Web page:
The world’s first man to be cured of Human Immunodeficiency Virus (HIV) has died after a battle with cancer.
Timothy Ray Brown – known as the “Berlin Patient,” made medical history when he was cured of HIV in 2007. He was first diagnosed with HIV while was studying in Berlin in 1995.
A decade later, Brown was diagnosed with leukaemia, a cancer that affects the blood and bone marrow.
His doctors said the blood cancer had spread to his spine and brain and he had recently been in hospice care in his hometown of Palm Springs, California.
His partner, Tim Hoeffgen, announced Mr. Brown’s death on social media.
“It is with great sadness that I announce that Timothy passed away … this afternoon surrounded by myself and friends, after a five-month battle with leukaemia,” Mr Hoeffgen wrote.
Adeeba Kamarulzaman, the president of the International AIDS Society also said in a statement: “On behalf of all its members… the IAS sends its condolences to Timothy’s partner, Tim, and his family and friends.”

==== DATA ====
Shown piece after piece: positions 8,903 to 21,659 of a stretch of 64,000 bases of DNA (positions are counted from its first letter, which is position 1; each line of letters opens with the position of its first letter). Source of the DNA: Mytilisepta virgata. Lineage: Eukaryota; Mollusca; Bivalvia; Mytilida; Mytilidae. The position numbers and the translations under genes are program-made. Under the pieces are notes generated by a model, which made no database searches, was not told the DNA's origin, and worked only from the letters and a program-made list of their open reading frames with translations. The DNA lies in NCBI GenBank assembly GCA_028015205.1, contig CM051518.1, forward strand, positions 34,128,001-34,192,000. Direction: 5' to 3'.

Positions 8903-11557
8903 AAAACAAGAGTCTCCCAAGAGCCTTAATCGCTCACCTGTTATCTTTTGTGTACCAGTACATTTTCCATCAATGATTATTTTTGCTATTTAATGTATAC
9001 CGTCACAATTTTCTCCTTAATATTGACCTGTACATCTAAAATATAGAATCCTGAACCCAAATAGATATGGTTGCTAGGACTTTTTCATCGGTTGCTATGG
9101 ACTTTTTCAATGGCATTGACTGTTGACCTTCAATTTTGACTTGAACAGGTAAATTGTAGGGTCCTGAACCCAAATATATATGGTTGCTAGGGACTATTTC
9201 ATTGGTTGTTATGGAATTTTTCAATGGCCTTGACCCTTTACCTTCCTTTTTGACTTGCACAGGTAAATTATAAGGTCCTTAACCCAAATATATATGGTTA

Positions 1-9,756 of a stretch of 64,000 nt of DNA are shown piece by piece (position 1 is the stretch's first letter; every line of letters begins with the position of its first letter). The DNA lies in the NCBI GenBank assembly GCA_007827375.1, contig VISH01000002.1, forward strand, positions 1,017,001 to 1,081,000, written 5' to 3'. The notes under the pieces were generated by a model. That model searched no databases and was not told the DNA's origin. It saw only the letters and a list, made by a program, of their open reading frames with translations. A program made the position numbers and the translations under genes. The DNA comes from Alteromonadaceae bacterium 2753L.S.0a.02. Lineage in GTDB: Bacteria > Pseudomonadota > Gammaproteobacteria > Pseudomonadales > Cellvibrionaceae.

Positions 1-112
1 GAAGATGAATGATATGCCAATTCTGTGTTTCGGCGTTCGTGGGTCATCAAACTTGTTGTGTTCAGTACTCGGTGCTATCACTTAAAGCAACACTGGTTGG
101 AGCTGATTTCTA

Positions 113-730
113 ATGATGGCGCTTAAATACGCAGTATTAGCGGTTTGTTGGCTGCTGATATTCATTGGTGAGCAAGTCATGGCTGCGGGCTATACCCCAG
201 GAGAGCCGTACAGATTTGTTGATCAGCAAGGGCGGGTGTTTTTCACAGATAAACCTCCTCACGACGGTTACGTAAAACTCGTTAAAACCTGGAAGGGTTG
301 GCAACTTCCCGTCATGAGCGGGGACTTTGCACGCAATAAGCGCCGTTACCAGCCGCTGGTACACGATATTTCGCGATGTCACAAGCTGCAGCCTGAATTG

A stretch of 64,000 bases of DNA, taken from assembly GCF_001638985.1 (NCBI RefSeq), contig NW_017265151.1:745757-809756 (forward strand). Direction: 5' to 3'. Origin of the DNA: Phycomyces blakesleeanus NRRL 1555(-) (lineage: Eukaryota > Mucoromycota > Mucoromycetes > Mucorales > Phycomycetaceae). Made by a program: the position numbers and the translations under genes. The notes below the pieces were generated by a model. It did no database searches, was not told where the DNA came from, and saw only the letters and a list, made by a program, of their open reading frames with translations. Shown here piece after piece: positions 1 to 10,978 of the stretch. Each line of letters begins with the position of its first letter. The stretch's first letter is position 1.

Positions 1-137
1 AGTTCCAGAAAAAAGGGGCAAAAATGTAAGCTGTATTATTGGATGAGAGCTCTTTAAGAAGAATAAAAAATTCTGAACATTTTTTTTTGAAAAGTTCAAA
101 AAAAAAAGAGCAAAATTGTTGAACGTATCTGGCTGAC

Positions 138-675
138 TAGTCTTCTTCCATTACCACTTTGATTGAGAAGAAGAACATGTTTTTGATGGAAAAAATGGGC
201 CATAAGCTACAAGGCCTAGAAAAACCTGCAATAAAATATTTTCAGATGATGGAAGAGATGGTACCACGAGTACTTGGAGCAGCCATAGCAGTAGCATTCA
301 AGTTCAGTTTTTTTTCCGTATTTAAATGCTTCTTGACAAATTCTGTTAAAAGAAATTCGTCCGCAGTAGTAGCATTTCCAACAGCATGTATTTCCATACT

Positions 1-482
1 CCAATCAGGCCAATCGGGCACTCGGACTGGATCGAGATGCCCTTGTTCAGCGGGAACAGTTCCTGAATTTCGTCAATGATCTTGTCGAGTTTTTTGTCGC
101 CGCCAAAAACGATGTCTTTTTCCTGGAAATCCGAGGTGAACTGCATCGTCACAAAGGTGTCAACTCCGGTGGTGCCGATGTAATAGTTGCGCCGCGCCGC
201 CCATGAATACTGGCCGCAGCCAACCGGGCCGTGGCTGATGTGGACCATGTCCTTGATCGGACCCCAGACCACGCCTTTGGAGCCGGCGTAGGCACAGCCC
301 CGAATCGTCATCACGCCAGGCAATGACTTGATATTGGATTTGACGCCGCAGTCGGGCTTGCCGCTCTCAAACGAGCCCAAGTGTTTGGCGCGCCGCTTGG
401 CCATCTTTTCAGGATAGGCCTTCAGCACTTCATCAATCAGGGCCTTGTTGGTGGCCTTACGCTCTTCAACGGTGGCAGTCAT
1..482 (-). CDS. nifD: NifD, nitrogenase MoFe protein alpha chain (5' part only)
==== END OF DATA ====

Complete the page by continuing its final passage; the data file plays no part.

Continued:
“We owe Timothy and his doctor, Gero Hutter, a great deal of gratitude for opening the door for scientists to explore the concept that a cure for HIV is possible.”
When Mr. Brown was diagnosed with HIV, Gero Huetter was the doctor caring for him and decided to try out a treatment.
According to ABC, the treatment involved the destruction of Mr. Brown’s immune system and the transplanting of stem cells with a gene mutation called CCR5 that resists HIV.
After he was cured, Brown was initially dubbed “the Berlin Patient” at a medical conference to preserve his anonymity, but two years later, he revealed his identity and went on to become a public figure.